Potentilla basaltica - Tiehm & Ertter
Soldier Meadows Cinquefoil
Other Common Names: Soldier Meadows cinquefoil
Taxonomic Status: Accepted
Related ITIS Name(s): Potentilla basaltica Tiehm & Ertter (TSN 504572)
Unique Identifier: ELEMENT_GLOBAL.2.151977
Element Code: PDROS1B270
Informal Taxonomy: Plants, Vascular - Flowering Plants - Rose Family
 
Kingdom Phylum Class Order Family Genus
Plantae Anthophyta Dicotyledoneae Rosales Rosaceae Potentilla
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Concept Reference
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Concept Reference: Kartesz, J.T. 1994. A synonymized checklist of the vascular flora of the United States, Canada, and Greenland. 2nd edition. 2 vols. Timber Press, Portland, OR.
Concept Reference Code: B94KAR01HQUS
Name Used in Concept Reference: Potentilla basaltica
Conservation Status
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NatureServe Status

Global Status: G1
Global Status Last Reviewed: 22May2006
Global Status Last Changed: 10Mar1986
Rounded Global Status: G1 - Critically Imperiled
Reasons: Known only from two occurrences in southwestern Humboldt County, Nevada, and two occurrences in north-central Lassen County, California. The Nevada occurrences consist of about 85,000 individuals occupying no more than 27 ha of apparently suitable habitat. At least one of the California occurrences consists of 1000 plants over about 5 acres. All occurrences are vulnerable to noxious weed invasion and alteration of hydrology. Grazing occurs in the California occurrences. However, currently, all occurrences seem stable rather than declining. (2006).
Nation: United States
National Status: N1

U.S. & Canada State/Province Status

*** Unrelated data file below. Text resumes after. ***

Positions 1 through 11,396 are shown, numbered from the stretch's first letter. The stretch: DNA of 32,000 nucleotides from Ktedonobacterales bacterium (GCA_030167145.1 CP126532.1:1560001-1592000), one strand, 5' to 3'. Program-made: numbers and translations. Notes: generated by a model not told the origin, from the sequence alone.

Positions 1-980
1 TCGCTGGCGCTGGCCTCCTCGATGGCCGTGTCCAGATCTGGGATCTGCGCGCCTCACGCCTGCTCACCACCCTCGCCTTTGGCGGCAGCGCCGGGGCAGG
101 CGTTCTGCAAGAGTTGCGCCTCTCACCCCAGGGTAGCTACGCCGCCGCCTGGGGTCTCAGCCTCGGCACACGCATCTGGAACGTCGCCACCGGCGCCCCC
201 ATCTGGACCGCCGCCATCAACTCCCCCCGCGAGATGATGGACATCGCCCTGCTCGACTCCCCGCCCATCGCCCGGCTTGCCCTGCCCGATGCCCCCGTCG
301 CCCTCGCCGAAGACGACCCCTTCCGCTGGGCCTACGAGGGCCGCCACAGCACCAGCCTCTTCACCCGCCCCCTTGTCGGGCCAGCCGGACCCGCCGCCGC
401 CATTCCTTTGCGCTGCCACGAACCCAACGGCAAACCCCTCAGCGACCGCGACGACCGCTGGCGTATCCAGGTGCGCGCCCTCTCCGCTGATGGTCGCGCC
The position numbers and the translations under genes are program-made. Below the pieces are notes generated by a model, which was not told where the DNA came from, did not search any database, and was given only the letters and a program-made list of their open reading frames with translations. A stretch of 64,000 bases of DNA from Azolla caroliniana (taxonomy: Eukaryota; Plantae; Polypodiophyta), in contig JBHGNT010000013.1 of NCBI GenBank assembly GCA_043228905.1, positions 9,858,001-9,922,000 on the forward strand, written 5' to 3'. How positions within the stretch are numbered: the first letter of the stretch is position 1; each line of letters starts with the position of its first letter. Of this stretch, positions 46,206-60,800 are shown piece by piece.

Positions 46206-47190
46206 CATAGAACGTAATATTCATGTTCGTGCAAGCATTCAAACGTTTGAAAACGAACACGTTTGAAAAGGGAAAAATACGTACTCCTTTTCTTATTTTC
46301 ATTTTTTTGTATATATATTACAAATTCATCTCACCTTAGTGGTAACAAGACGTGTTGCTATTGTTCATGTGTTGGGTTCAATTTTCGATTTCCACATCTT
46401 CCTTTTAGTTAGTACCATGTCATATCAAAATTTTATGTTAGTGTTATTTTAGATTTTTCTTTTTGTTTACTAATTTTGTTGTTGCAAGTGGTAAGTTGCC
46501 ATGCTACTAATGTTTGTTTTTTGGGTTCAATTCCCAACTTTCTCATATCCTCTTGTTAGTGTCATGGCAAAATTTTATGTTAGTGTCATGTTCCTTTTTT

Due to latency between updates made in state, provincial or other NatureServe Network databases and when they appear on NatureServe Explorer, for state or provincial information you may wish to contact the data steward in your jurisdiction to obtain the most current data. Please refer to our Distribution Data Sources to find contact information for your jurisdiction.
United States California (S1), Nevada (S1)

Other Statuses

Comments on USESA: First placed on the candidate list in the February 21, 1990 Candidate Notice of Review. It was removed from the candidate list in the February 29, 1996 Candidate Notice of Review due to additional populations, individuals, and habitat. It was replaced on to the candidate list in the June 13, 2002 Candidate Notice of Review. In the August 2, 2013 Federal Register, Potentilla basaltica was removed from the Candidate list; "impacts to Potentilla basaltica from present or threatened destruction, modification, or curtailment of its habitat or range do not rise to a level of significance such that the species is in danger of extinction now or in the foreseeable future."
U.S. Fish & Wildlife Service Lead Region: R8 - California-Nevada

NatureServe Global Conservation Status Factors

Range Extent Comments: This species' range has two disjunct parts, In Nevada restricted to a 5 km-square area of Soldier Meadows in the northern Black-Rock Desert of southwestern Humboldt County. In California, known only from along Ash Creek in Ash Valley of north-central Lassen County. The full range extent at the California sites is estimated in 2005 as about 0.25 sq mi. (about 160 acres).

Area of Occupancy: 3-125 4-km2 grid cells
Area of Occupancy Comments: Occupied habitat in Nevada is restricted to about 27 ha. California occurrences are estimated to cover no more than 10 acres total.

Number of Occurrences: 1 - 5
Number of Occurrences Comments: Two known occurrences in southwestern Humboldt County, Nevada, and two occurrences,located closely together, in north-central Lassen County, California.